Ed Benguiat

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Ed Benguiat (2008) at a conference

Ephram Edward (Ed) Benguiat (born October 27, 1927 in New York City , † October 15, 2020 in Cliffside Park ) was an American calligrapher , graphic designer and important type designer . He lived in Brooklyn .


His father was an advertising director at Bloomingdale’s . This enabled him to get hold of all work utensils at an early stage and to gain experience in the field of design. He made use of this experience for the first time in the Second World War: to join the army, he forged his birth certificate. However, this did not influence his career choice, because originally Ed Benguiat was a professional drummer with a diploma from the Brooklyn College of Music. He played under the pseudonym "Eddie Benart" in various jazz bands, among others with famous musicians such as Stan Kenton and Woody Herman .

After studying at Columbia University and the Workshop School of Advertising Art in New York, he became Associate Art Director of Esquire magazine in 1953 and opened his own design studio in the same year.

From 1962 he worked at Photolettering Inc. as Typographic Design Director . In 1970 he became Vice President of the International Typeface Corporation (ITC) founded by Herb Lubalin and Aaron Burns . He worked there with Herb Lubalin, among other things, on the in-house magazine U & Lc Upper and Lower Case , which he had a decisive influence on. His first job was as a cleavage retoucheur.

One of the most obvious features of Ed Benguiat's work as a typographer is his penchant for calligraphy and script. There are some arguments in favor of assuming a direct connection from Art Nouveau . In any case, Benguiat believed in the qualitative superiority of hand-drawn fonts. He described his way of working as that of an architect setting the plan. The implementation on the computer - i.e. the construction of the building - would be left to his employees.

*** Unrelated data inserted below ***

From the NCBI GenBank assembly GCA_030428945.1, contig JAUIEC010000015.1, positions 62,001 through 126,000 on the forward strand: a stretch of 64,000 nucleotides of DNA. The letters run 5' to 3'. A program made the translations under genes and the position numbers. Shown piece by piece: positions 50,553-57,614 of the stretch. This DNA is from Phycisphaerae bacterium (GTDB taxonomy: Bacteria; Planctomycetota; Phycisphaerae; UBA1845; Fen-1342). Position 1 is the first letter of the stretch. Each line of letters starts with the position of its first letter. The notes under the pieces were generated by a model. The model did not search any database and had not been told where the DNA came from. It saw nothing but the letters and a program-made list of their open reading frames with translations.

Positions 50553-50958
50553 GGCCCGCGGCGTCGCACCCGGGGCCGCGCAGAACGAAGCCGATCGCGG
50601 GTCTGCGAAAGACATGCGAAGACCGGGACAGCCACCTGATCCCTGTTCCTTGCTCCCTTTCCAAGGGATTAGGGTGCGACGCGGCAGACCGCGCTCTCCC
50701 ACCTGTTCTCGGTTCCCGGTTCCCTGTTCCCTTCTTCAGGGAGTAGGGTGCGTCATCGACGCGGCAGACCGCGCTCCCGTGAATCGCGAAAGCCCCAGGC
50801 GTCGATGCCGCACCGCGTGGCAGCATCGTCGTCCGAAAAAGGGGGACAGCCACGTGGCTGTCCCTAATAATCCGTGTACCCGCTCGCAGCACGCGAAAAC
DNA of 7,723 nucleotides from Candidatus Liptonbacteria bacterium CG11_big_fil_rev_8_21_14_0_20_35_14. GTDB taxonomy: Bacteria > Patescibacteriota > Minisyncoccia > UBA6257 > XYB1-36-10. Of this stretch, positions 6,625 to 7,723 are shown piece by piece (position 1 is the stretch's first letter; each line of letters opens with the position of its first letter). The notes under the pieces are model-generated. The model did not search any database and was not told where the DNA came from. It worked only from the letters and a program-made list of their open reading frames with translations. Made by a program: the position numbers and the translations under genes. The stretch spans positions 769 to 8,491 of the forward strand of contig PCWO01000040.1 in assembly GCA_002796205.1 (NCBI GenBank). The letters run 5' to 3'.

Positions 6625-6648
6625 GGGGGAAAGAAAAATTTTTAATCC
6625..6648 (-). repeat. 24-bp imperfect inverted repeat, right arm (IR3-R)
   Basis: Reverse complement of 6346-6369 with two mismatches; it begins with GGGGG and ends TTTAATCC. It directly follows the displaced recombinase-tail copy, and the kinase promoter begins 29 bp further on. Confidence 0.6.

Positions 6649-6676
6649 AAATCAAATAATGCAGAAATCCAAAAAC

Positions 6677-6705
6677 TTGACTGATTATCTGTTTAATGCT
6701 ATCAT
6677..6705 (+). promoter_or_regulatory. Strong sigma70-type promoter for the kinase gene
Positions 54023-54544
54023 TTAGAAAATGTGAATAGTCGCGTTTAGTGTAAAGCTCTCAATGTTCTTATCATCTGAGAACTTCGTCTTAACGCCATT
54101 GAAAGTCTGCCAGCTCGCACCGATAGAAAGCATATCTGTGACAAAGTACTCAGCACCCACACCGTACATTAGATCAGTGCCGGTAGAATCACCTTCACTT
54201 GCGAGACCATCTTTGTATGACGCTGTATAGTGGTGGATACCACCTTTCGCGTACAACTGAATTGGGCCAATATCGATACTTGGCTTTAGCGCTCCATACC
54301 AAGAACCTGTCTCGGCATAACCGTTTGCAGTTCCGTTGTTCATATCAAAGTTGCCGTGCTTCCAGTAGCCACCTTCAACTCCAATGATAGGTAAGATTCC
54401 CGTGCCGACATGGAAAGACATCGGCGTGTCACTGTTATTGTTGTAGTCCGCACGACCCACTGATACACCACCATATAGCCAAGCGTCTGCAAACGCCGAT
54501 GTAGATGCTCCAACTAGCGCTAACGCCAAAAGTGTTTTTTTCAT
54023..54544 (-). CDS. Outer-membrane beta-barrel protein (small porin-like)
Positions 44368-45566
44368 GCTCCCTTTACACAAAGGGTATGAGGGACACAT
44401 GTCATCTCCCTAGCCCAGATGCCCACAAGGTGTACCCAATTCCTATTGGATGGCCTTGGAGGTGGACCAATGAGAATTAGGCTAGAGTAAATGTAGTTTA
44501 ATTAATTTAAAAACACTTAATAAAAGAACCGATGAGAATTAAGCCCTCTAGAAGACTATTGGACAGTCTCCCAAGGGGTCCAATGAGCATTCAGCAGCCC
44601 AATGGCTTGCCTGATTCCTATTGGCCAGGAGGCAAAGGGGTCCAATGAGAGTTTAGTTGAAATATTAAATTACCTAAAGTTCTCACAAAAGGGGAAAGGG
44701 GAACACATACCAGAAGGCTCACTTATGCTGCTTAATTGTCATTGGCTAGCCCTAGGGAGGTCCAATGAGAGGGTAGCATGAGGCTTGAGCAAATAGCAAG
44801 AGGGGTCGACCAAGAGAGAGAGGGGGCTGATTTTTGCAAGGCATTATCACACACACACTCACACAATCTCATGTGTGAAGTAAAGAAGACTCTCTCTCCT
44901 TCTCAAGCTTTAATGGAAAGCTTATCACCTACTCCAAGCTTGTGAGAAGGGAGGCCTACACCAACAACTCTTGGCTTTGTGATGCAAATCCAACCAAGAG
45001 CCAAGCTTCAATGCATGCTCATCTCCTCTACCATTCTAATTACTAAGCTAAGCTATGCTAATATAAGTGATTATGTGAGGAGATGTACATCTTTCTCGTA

Many fonts, such as Souvenir , or company logos, such as that of the New York Times , were not reinvented by Ed Benguiat, but rather revised what he thought he was best at. For him it was not only essential to put his ideas on paper by hand, but also to recognize his mistakes and to be able to eradicate them.

Ed Benguiat was still a gifted musician in his old age, which can be seen in countless analogies between music and design.

Ed Benguiat was a member of the New York Art Directors Club , Alliance Graphic International and Chairman of the Type Directors Club . Since 1961 he has taught at the School of Visual Arts in New York. There he had already led various courses, for example “Designing with type: Making TypeTalk”, “Typefacedesign” or “So you want to design a typeface (and get rich like me)”.

In addition to his work as a typographer, where he developed over 600 fonts, Ed Benguiat also designed numerous logos. The New York Times , Playboy , Reader's Digest , Sports Illustrated , Esquire , McCall’s , AT&T and Estée Lauder, among others . He designed the poster lettering for films such as Superfly and Planet of the Apes . His font Tiffany , created in 1974, was used for the lettering of the 1997 Quentin Tarantino film Jackie Brown .

Writings of Ed Benguiat

Font example: Benguiat Book from the Linotype Collection
Font example: Garamond Handtooled OsF from the Linotype Collection

Benguiat has designed more than 600 fonts. The most important are:

  • Souvenir (1970)
  • Avant Garde Gothic (1974)
  • Korinna (with Victor Caruso, 1974)
  • Tiffany (1974)
  • Bauhaus (with Victor Caruso, 1975)
  • Bookman (1975)
  • Benguiat (1977-1979)
  • Barcelona (1981)
  • Modern 216 (1982)
  • Caslon 224 (1983)
  • Panache (1988)
  • Century Handtooled (1992)
  • Cheltenham Handtooled (1992)
  • Garamond Handtooled (1992)
  • Edwardian Script (1994)

honors and awards

  • 1989 Ed Benguiat received the Type Directors Club Medal of the New York Type Directors Club , there he is also in the Hall of Fame .
  • He received the Artist Teacher Award from the School of Visual Arts .

Web links

Individual evidence

  1. ^ Obituary: Ed Benguiat. Retrieved October 17, 2020 .
  2. ^ Neil Genzlinger : Ed Benguiat, a Master of Typography, Is Dead at 92. In: The New York Times . October 16, 2020, accessed October 17, 2020 .